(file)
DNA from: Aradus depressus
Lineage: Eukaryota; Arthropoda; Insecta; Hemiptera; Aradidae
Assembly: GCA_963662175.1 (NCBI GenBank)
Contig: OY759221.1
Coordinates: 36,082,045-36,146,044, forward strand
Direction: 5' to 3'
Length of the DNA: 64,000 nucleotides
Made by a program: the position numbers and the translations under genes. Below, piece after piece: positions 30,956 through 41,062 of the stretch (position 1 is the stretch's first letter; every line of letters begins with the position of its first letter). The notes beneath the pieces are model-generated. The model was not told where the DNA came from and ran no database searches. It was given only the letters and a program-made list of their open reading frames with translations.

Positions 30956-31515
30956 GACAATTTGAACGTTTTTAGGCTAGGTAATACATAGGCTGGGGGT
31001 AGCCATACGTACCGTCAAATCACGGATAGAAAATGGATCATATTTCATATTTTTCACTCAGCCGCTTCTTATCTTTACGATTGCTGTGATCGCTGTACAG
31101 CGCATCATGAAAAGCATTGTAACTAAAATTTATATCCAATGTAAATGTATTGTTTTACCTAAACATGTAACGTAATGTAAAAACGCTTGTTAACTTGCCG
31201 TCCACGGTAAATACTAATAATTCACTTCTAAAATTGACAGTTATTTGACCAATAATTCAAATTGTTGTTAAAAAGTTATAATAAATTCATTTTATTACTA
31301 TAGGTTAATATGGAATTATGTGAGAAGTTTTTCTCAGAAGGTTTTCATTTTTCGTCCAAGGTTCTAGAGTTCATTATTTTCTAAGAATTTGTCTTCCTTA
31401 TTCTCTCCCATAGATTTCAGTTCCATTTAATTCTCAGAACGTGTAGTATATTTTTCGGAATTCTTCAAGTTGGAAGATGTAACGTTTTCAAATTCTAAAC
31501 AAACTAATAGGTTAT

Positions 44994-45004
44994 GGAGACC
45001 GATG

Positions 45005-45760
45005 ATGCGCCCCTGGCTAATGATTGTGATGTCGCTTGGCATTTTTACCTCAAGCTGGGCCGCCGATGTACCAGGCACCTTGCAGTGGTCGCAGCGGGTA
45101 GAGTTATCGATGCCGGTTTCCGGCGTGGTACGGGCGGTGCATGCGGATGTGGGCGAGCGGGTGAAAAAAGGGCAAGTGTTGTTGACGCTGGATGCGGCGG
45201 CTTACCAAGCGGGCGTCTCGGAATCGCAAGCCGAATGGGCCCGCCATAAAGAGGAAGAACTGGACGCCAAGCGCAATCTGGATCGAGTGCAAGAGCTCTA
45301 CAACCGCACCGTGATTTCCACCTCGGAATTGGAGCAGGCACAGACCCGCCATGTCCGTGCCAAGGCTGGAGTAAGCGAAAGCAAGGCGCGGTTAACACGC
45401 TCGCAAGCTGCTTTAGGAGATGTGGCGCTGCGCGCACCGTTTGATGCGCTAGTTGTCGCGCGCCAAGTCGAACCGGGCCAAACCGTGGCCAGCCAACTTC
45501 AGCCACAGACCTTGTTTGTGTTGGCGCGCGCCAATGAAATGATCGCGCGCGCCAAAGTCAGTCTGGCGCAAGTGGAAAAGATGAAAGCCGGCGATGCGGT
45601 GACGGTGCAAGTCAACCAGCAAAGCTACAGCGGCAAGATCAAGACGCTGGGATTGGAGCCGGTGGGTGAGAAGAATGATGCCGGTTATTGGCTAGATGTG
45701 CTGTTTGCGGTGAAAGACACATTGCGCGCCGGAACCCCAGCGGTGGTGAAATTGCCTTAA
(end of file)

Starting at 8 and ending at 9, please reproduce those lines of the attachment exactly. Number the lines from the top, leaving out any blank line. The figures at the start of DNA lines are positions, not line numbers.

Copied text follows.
Made by a program: the position numbers and the translations under genes. Below, piece after piece: positions 30,956 through 41,062 of the stretch (position 1 is the stretch's first letter; every line of letters begins with the position of its first letter). The notes beneath the pieces are model-generated. The model was not told where the DNA came from and ran no database searches. It was given only the letters and a program-made list of their open reading frames with translations.

Positions 30956-31515